An Injunction is a judicial process whereby a party is ordered to refrain from doing or to do a particular act.  Injunction is defined by Barney's Encyclopedia of the Law of England as "a judicial process by which one, who has invaded or is threatening to invade the rights (legal or equitable) of another , is restrained from continuing or commencing such wrongful act.

Kinds of Injunctions 

There are two kinds of Injunction are as follows -

(1) Temporary Injunctions

(2) Perpetual Injunctions


(1) Temporary Injunctions : 

             Temporary injunction is such as are to continue until a specific time, or until the further order of Civil Procedure, may be granted at any stage of a suit, and are regulated by the Code of Civil Procedure, 1908.
  

 (2) Perpetual Injunctions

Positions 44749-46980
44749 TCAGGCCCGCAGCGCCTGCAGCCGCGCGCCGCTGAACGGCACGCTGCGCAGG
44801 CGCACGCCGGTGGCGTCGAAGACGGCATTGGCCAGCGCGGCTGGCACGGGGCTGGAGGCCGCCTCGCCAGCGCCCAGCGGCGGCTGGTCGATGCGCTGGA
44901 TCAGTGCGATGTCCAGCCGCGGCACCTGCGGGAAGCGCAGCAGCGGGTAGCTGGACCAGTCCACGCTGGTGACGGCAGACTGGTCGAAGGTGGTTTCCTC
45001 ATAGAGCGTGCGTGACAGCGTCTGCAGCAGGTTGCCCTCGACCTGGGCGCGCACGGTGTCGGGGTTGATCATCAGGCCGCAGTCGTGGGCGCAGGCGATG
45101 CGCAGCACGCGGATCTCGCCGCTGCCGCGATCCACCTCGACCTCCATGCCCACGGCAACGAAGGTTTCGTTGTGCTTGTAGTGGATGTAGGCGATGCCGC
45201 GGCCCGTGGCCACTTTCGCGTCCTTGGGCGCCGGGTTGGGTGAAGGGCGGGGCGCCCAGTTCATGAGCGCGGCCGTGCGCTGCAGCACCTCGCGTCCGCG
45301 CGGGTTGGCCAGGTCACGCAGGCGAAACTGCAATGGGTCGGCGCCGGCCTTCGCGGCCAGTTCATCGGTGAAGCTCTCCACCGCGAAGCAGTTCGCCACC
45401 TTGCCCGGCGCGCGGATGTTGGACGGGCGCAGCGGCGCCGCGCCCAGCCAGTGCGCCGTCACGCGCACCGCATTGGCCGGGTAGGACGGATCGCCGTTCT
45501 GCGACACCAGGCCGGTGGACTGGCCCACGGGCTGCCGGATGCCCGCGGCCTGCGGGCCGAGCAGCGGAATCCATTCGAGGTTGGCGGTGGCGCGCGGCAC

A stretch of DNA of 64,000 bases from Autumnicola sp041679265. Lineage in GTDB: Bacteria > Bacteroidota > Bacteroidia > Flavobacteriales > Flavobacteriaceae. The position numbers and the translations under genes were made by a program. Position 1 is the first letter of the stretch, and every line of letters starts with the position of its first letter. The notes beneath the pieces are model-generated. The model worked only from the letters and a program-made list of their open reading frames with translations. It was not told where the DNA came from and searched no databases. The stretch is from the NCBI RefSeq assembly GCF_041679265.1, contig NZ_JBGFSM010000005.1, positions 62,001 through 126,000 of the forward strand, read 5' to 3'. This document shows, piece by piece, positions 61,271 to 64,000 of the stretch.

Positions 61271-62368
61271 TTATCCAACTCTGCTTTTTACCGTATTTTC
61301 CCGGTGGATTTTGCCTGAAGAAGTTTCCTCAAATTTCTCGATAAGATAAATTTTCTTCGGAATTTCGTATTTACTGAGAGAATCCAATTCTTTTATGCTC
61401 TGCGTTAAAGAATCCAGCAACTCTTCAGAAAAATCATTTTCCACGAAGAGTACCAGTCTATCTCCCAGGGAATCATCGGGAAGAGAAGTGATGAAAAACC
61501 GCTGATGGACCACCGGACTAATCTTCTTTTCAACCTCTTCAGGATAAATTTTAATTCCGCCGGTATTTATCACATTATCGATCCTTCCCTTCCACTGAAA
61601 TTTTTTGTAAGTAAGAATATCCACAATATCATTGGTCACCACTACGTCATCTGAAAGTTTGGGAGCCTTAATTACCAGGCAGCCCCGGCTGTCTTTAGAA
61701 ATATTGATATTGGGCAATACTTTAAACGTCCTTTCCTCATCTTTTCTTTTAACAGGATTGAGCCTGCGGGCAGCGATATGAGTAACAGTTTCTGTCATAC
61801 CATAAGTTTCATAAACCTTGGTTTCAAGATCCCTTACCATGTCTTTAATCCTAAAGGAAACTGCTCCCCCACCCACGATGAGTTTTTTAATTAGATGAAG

A perpetual injunction can only be granted by the decree made at the hearing and upon the merits of the suit; the defendant is thereby perpetually enjoined from the assertion of a Tight, or from the commission of an act, which would be contrary to the rights of the plaintiff.

             A person who fails to abide by the terms of an injunction may be guilty of contempt of court.  

See also

1 What are the cases in which Injunction can be refused ?

Meaning, Definition and Essential Elements of Bailment.

When is Surety Discharged from his Liability

Rights of Surety

Remedies for Breach of a Contract

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